Claudia Velez, a third-grade teacher at Olinda Elementary School in El Sobrante, decided last year that she was interested in taking on the greater responsibility of being a school principal.
She accepted the nomination of her principal to join a program called Emerging Leaders, which gives teachers the chance to ease into leadership roles in their schools before transitioning into administration.
The sponsor of Emerging Leaders, a New York-based nonprofit, is convinced that strong leaders can help improve struggling schools in low-income neighborhoods.
"Our mission is to help develop leaders for schools with students in poverty and students of color," said Lydia Glassie, Emerging Leaders program director for the Bay Area. "Our motto is 'The harder you work, the smarter you get.'"
The program, which has been operating in Oakland for 10 years, is in its first year in the West Contra Costa school district, with 13 teachers participating. It hopes to sign up 20 teachers for 2013-14, Glassie said.
Teachers in the program gradually take on some of the duties of principals by supervising a team of teachers at a different grade level for a year as they teach their own classes.
With a year of supervision under their belts, teachers can decide to leave the classroom to join a program called Aspiring Principals, where they work as assistant principals in their districts. That experience potentially qualifies them to become principals.
"Even if you don't go on to the principal program, all the skills you learn will benefit the school site," Velez said.
Velez, who has taught at Olinda for 11 years, has been meeting with the school's two kindergarten teachers and observing their classes this year, and she is leaning toward stepping away from the classroom as an assistant principal next fall, if she is accepted into Aspiring Principals.
"Teachers join Emerging Leaders to get a taste of what it's like to be a teacher-leader," Velez said. "(The object) is building a college-going culture by believing every student can become proficient."
Emerging Leaders is committed to so-called data-driven instruction, a strategy that sponsors believe can be effective in increasing student learning.
Program participants help the teachers they are supervising to invent simple tests to identify what individual students learned and didn't learn in each day's lessons.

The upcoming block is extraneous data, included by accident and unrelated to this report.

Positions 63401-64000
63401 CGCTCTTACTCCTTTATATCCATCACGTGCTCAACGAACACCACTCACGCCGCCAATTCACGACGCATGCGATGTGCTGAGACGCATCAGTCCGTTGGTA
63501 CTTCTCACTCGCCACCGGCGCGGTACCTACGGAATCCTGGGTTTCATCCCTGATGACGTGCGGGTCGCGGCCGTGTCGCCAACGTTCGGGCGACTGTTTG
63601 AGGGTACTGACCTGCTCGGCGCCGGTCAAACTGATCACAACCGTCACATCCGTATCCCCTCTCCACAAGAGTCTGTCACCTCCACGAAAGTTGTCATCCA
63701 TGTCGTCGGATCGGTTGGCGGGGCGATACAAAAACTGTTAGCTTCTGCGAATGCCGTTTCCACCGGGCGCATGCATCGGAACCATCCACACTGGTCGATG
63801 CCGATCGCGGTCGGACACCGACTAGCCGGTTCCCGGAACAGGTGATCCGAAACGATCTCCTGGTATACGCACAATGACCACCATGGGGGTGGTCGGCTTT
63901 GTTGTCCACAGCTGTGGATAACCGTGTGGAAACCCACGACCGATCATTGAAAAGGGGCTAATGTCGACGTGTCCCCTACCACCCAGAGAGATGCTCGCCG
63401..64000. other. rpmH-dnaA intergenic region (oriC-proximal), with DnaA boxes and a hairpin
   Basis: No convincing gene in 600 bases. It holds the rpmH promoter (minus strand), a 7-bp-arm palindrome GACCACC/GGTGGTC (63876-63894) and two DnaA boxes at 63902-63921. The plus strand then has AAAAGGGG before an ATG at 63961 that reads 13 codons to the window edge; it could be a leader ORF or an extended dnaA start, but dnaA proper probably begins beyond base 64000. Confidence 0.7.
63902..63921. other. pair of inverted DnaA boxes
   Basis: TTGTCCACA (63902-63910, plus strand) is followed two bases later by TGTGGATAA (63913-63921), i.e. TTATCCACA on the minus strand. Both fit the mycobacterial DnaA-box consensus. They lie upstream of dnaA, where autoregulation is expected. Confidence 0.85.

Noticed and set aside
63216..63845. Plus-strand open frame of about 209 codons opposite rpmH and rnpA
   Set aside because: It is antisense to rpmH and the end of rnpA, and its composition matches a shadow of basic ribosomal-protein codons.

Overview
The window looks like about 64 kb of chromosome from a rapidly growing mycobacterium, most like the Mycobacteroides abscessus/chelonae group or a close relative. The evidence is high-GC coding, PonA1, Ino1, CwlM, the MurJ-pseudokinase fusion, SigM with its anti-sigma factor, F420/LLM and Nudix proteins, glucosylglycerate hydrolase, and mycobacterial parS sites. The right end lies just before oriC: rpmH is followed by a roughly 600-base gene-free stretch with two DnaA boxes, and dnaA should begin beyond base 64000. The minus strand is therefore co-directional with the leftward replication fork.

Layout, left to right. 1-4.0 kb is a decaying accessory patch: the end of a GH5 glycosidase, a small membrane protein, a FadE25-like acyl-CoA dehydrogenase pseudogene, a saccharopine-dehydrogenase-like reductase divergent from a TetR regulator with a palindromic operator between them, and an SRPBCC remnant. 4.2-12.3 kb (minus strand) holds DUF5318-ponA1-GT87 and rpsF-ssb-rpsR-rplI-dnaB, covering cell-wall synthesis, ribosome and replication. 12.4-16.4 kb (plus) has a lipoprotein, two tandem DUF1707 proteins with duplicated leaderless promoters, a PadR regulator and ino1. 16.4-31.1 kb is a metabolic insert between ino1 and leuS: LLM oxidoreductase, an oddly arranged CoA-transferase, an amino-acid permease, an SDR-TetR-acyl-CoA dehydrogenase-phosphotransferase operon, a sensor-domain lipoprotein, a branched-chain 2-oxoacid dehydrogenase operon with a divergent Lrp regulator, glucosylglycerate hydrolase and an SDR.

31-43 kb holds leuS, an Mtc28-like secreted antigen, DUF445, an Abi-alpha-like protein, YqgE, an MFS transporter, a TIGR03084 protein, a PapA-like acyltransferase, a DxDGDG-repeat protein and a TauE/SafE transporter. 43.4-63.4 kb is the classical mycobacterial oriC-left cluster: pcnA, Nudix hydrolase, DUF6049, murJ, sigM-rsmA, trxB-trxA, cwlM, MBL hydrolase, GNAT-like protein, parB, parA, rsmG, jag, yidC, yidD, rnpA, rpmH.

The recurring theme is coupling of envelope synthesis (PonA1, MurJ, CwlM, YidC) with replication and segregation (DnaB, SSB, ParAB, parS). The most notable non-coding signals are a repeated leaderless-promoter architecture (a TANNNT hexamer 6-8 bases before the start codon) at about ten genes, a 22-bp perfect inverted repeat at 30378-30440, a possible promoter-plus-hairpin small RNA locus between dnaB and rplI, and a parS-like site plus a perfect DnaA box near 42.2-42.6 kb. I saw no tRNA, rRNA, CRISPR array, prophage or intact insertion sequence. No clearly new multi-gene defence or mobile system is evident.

The strategy gives teachers an up-to-date picture of what students understand, which students are ready to move ahead and which need remedial work, Glassie said.
"Some schools do a lot of work around data-driven instruction, others do little work with data," she said. "Our teachers do weekly check-ins with the data with the teachers they're working with."
Emerging Leaders participants Leah Bishop and Jamie Allardice, both fourth-grade teachers at Peres Elementary in Richmond, say that working with teachers at different grade levels at Peres has given them a broader perspective on the school.
Bishop said she and the fifth-grade teachers she supervises are creating standardized performance assessments so that everyone is using the same tests to measure performance.
"If one class is doing better, we look at how the lesson is being taught there to make it more effective; then we're reteaching the kids to improve," she said.
This big-picture thinking and experience as advisers and supervisors will help them if they get the opportunity to direct their own schools, Glassie said.
"It's about working with adults as well as working with kids," she said. "If one of the teachers says, 'I don't want to do this,' they know where to go with that."
New Leaders, the umbrella organization for Emerging Leaders and Aspiring Principals, has a $2.5 million budget for this school year for its Bay Area programs and is trying to raise $1.6 million locally, said Kareem Weaver, New Leaders' executive director for the Bay Area.
"Great teachers love working for great principals," said Weaver, a Richmond native. "To use data in a logical way, you have to have leaders. It's nuts and bolts stuff that moves the needle."